TABLE 2
[Data of Fly-Eye Optical Device]
Curvature Radius of Incidence Plane 6.6
Curvature Radius of Exit Plane −6.6
Focal Length 20
Thickness (Length in Optical Axis Direction) 20
Refractive Index 1.501
Abbe Number 56.2
Number of Lens Elements 24
[Data of Condenser Lens]
Curvature Radius of Incidence Plane
see aspheric surface data
Curvature Radius of Exit Plane −40.0
Focal Length 20.0
Thickness (Length in Optical Axis Direction) 13
Refractive Index 1.516
Abbe Number 64.1
(aspheric surface data)
Curvature Radius of Vertex R 17
Aspheric Surface Coefficient A0 0
Aspheric Surface Coefficient A2   0.3125 × 10−1
Aspheric Surface Coefficient A4 −0.2495 × 10−5
Aspheric Surface Coefficient A6 −0.4253 × 10−7
Aspheric Surface Coefficient A8 −0.1547 × 10−9
Aspheric Surface Coefficient A10 0.3813 × 10−12

FIG. 9 is a graph showing an intensity distribution of an illuminated field formed on an object plane in the second numerical example. In FIG. 9, the abscissa shows a distance (mm) from a center of the illuminated field (center of the visual field), and the ordinate shows a light intensity (W/mm2), respectively. Referring to FIG. 9, it is proved that a sufficient brightness is secured in a required visual field (diameter of 2.5 mm) for a tenfold magnification object lens of a microscope and unevenness in brightness in the illuminated field is sufficiently suppressed.

THIRD NUMERICAL EXAMPLE

A third numerical example concerns an apparatus which performs a dark field illumination for a microscope object lens having a twenty-fold magnification, that is, a high magnification object lens, and the apparatus uses a parabola concave reflection mirror as the light collection optical system based on the foregoing first modification example. A parabola plane of the parabola concave reflection mirror is represented by the following formula (b) when y is a height in a direction perpendicular to the optical axis, x is a distance along the optical axis from a tangent plane at a vertex of an parabola plane to the parabola plane in the height y, and κ is a conic constant.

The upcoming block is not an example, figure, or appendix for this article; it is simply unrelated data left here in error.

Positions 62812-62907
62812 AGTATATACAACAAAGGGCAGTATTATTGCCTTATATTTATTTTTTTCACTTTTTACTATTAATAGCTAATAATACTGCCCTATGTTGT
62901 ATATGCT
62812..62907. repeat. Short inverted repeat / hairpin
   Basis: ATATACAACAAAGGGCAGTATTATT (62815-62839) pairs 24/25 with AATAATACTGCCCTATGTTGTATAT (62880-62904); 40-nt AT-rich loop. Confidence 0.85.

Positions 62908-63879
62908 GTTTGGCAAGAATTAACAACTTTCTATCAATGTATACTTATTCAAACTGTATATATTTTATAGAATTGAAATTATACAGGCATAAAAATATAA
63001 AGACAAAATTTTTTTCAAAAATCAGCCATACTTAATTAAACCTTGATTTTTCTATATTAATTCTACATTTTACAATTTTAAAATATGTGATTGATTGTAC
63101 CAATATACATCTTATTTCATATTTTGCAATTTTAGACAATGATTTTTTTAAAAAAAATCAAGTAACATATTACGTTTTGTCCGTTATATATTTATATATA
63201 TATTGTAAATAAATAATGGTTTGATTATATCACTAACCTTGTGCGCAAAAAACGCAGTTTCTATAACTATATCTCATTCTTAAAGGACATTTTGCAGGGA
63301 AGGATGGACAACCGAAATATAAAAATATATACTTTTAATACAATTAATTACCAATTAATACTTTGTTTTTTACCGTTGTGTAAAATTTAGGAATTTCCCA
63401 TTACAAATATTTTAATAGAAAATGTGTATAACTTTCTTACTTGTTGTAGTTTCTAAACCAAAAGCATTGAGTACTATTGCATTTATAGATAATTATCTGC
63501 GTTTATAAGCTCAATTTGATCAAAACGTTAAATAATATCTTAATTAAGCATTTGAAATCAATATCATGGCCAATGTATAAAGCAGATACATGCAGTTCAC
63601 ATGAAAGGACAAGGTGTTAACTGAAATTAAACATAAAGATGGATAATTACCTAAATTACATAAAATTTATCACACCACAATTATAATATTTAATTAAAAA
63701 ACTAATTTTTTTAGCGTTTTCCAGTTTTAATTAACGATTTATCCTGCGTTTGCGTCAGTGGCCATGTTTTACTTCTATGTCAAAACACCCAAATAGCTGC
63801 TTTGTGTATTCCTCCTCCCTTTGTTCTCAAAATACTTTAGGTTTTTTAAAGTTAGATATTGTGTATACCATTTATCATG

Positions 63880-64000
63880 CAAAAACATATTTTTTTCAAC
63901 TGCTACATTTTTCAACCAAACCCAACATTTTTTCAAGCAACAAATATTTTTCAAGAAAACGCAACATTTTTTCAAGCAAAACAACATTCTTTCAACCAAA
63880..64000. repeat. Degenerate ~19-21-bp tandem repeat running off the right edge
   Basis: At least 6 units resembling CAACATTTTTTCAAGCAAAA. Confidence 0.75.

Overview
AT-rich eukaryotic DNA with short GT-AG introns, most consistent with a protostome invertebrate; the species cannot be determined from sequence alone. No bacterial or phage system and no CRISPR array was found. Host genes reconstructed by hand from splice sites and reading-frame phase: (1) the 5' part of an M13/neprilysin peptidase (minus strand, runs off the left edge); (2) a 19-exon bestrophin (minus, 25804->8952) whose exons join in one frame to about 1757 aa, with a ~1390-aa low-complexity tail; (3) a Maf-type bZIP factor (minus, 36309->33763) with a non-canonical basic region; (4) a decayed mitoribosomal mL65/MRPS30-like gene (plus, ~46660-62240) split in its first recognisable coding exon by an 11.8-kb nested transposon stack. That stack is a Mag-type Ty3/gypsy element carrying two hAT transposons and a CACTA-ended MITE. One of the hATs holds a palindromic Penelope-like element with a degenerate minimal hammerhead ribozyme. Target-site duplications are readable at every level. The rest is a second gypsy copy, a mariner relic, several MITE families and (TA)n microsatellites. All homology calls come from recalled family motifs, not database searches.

x=(A·y 2)/[1+{1−(1+κ)A 2 ·y 2}½]  (b)

where a coefficient A is 1/R

(R: curvature radius of vertex)

Specific values of the fly-eye optical device and the parabola concave reflection mirror in the third numerical example are listed in the following Table 3. Note that a refractive index shows a value for a d line (λ=587.6 nm). Moreover, the fly-eye optical device in the third numerical example has the same dimensions as those of the fly-eye optical device in the first numerical example.